Conflict & Justice

US Air Force bars 17 officers from controlling and launching nuclear missiles


A MX or 'Peacekeeper' missile, left, and two versions of the Minuteman missile sit at the entrance of Warren Air Force base near Cheyenne, WY.


Michael Smith

The US Air Force has stripped 17 commanders of their ability to control and launch nuclear missiles, citing "rot" within the organization's ranks. 

The Associated Press obtained an e-mail from Air Force commander Lieutenant Colonel Jay Folds banning the officers, which highlights the department's failings. 

The Air Force confirmed the move, which is unprecedented; Lt. Col. Angie Blair, a spokeswoman for Air Force Global Strike Command, called it the "most extensive sidelining ever of launch crew members."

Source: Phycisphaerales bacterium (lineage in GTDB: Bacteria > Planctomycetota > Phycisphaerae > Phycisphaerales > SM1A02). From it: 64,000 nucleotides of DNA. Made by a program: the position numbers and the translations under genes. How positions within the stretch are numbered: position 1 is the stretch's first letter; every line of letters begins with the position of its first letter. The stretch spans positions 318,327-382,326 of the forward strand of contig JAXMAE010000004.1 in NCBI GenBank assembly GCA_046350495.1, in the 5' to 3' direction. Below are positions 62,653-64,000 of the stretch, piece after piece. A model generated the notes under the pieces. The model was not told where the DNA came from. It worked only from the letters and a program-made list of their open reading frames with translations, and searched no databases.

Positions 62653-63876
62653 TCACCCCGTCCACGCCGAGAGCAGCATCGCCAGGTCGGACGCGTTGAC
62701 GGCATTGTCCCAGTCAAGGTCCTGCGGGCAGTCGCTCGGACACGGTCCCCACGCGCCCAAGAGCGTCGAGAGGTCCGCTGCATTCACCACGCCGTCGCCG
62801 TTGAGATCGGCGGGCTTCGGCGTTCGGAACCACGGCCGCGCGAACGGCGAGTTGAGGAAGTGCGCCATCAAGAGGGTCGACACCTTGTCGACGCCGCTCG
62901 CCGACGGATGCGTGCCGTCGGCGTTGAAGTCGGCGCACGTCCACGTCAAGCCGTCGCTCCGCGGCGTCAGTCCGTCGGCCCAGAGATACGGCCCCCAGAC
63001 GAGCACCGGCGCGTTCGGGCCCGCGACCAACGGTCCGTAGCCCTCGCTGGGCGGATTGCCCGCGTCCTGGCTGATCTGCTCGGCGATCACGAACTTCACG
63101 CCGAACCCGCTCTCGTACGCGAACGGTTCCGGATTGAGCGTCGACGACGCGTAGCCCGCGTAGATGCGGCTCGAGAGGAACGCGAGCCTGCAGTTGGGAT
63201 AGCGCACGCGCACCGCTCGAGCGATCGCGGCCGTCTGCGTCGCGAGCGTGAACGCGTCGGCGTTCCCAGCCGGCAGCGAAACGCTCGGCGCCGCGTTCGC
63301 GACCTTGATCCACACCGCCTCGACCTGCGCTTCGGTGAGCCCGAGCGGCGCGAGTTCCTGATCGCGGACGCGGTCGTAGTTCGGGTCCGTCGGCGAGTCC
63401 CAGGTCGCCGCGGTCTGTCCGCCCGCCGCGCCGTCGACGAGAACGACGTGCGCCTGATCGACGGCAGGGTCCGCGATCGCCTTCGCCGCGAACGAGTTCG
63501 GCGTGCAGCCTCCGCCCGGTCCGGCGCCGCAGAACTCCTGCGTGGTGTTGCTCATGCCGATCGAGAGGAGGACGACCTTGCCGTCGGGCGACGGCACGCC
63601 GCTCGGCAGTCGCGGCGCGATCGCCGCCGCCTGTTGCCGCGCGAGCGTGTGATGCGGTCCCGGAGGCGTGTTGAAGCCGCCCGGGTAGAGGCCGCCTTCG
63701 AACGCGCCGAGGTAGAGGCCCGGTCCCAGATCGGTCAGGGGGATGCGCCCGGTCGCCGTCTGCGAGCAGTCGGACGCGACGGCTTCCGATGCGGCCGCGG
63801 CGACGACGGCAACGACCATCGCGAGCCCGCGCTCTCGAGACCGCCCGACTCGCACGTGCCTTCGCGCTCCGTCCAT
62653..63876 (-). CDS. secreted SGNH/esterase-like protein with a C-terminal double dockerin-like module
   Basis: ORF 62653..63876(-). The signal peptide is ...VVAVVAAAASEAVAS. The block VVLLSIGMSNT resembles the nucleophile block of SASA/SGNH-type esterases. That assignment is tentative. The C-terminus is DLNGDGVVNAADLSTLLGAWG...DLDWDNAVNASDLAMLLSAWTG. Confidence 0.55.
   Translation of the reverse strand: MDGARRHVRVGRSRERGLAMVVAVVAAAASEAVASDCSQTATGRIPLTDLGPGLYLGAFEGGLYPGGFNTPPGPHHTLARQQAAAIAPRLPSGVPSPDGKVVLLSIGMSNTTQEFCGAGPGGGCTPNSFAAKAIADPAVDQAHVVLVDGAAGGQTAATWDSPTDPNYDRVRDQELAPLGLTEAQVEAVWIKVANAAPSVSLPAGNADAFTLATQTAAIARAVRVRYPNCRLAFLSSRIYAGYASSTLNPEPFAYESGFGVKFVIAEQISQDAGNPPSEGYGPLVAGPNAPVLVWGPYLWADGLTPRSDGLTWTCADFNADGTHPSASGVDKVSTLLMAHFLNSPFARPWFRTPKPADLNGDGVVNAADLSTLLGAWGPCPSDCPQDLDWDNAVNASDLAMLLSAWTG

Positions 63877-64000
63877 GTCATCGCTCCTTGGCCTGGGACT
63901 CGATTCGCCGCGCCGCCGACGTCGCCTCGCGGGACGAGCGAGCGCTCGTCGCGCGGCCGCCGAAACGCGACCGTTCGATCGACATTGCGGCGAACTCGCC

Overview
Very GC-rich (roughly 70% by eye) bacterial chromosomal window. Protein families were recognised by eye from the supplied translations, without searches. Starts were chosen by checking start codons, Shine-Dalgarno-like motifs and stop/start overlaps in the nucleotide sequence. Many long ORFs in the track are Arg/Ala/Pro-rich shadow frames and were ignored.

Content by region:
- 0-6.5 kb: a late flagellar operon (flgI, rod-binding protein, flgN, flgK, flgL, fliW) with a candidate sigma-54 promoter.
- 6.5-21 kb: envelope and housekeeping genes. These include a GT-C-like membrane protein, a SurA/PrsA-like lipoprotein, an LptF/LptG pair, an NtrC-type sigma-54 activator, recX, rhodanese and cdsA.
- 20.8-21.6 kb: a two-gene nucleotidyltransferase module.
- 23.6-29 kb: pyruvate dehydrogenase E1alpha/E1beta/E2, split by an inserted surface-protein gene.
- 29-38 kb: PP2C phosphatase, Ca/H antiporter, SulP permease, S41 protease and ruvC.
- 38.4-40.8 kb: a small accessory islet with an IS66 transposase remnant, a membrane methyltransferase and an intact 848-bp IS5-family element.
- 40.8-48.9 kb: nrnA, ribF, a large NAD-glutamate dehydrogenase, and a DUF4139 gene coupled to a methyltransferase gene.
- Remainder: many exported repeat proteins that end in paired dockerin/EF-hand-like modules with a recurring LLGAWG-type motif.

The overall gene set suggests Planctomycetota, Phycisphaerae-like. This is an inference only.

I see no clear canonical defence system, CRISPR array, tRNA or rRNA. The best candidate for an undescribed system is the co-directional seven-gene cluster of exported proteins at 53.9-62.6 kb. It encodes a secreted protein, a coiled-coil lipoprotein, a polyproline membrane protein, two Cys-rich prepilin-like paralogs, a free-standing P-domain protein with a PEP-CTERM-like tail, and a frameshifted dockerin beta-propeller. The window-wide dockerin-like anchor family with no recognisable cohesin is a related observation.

“We are, in fact, in a crisis right now,” Lt. Col. Folds wrote. "Did you know that we, as an operations group, have fallen — and its it time to stand ourselves back up?"

The AP described the e-mail as depicting "a culture of indifference, with at least one intentional violation of missile safety rules and an apparent unwillingness among some to challenge or report those who violate rule." 

The decision to restrict the officers — who are mostly of junior rank — from controlling nukes came after an internal inspection at the Minot Air Force Base in North Dakota, which is responsible for launching nuclear-armed worldwide at any moment. 

The unit came "as close to failing the inspection as you can get without actually failing," the Atlantic reported, scoring a "D" grade on launch proficiency, its main responsibility. 

The Air Force covered up the unit's failings, publicly calling the launch a success. 

Chairman of the Senate Appropriations defense subcommittee Senator Richard Durbin, told the AP that the report “could not be more troubling." 

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